(121-02-14) A Knight Accused
A Knight Accused
Summary: A child accuses a Tarly knight of a heinous crime.
Date: 14/02/121

Garvin is alone at a table, enjoying a goblet of mead. He actually doesn't look drunk, for a change, just pleasantly buzzed. The remnants of a meal are still on the table, and six of his guards are split between two nearby tables. One set is playing dice while drinking ale, the other set is telling bawdy jokes to one another while drinking ale. Garvin's ignoring them all, intent upon reading from a small, leatherbound book of some sort, which he has open on the table near the candle.

Luckin comes in with Bryn, saying to the boy, "You are a clever lad, and learn fast. You should be proud of yourself. Choose a treat. Though I hope you will try to avoid getting drunk, no matter how much the acolytes like it." The old man is leaning on his staff as he walks, wearing his silver mask around his neck.

Bryn smiles brightly up to Luckin, and shakes his head. "I've tried being drunk, I don't like it. Especially the mornings." He glances around as he pauses to think of what treat to request… that slightly wary instinct to check for danger he hasn't quite lost from his time in the Undercity. It lets him spot Garvin, though, and he waves.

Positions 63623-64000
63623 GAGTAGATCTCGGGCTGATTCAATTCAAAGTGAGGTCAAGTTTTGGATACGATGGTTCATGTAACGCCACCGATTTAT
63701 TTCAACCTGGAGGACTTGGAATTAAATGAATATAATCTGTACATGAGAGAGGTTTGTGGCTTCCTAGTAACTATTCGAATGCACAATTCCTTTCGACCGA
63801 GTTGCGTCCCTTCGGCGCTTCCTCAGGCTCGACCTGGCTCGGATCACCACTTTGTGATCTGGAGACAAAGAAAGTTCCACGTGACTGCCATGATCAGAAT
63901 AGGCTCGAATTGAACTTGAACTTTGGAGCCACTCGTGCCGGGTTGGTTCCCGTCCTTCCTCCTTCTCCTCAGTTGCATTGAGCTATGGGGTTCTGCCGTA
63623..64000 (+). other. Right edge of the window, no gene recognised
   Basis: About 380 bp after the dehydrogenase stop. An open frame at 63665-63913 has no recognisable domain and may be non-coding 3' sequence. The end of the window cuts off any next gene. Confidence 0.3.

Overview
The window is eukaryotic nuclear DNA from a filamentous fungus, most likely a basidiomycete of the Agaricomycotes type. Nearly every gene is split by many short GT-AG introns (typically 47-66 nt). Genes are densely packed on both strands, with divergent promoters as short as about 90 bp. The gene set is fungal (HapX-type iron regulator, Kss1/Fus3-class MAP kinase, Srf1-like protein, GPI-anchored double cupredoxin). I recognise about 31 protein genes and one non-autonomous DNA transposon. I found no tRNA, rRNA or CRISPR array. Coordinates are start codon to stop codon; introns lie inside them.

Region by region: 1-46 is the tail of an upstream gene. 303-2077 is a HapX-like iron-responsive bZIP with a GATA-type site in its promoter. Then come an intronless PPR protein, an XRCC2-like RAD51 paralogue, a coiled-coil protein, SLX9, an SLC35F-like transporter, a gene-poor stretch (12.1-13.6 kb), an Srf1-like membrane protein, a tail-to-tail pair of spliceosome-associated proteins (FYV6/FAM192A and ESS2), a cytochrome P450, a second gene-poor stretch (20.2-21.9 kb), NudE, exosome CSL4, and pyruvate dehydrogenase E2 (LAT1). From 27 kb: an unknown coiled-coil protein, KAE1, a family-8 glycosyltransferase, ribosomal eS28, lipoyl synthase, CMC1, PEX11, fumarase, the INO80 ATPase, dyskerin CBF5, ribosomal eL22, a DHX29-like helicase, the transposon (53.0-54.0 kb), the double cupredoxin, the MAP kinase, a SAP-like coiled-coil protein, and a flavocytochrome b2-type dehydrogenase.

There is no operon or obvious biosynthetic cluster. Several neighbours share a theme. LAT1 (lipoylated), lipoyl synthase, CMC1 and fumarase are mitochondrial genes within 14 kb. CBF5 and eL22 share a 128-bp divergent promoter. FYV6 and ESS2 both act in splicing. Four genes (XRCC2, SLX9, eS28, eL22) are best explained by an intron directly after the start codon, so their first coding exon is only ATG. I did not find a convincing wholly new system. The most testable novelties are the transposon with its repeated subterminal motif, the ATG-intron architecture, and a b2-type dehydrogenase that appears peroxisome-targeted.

Garvin was just reaching for his goblet, looking up from the book, when Bryn waves. Smiling, he calls, "Bryn, join me! And Archmaester Luckin, what a pleasant surprise. Won't you join me as well? Barmaid, more mead over here, and some lemon cakes for Bryn." He tucks a tiny bit of parchment into the book to mark his place, then closes it, pushing it aside.

"It is not very good for you," says Luckin. "I prefer lemon-water, myself." He smiles his kindly smile. "But there are times when wine seems to be obligatory." He looks over at where Bryn is waving. "Ah. The young Lord Tyrell," he says. "You know him?" He smiles to Garvin. "Ah. My Lord. A pleasure, thank you."

Bryn nods quickly to Luckin's question and says, "I met him here. He's nice." He follows Luckin over to the table, smiling as he takes a seat, "Thank you." Meanwhile, through the open door to the terrace, there's the sound of a lot of horses coming across the bridge. Not a strange sound, small groups arrive at the tavern together frequently.

As the barmaid brings two more goblets and a flagon of Highgarden mead, along with a small plate of lemon cakes, Garvin takes a sip from his own goblet and says to Luckin, "I was sorry to hear about poor Jebediah. He was such an odd lad, but I was very fond of him. I know you did everything you could for him though." He looks over toward the doors to the terrace, but only briefly. "So how have Bryn's studies been coming along? Will I be able to make him the maester of Garden Isle soon?"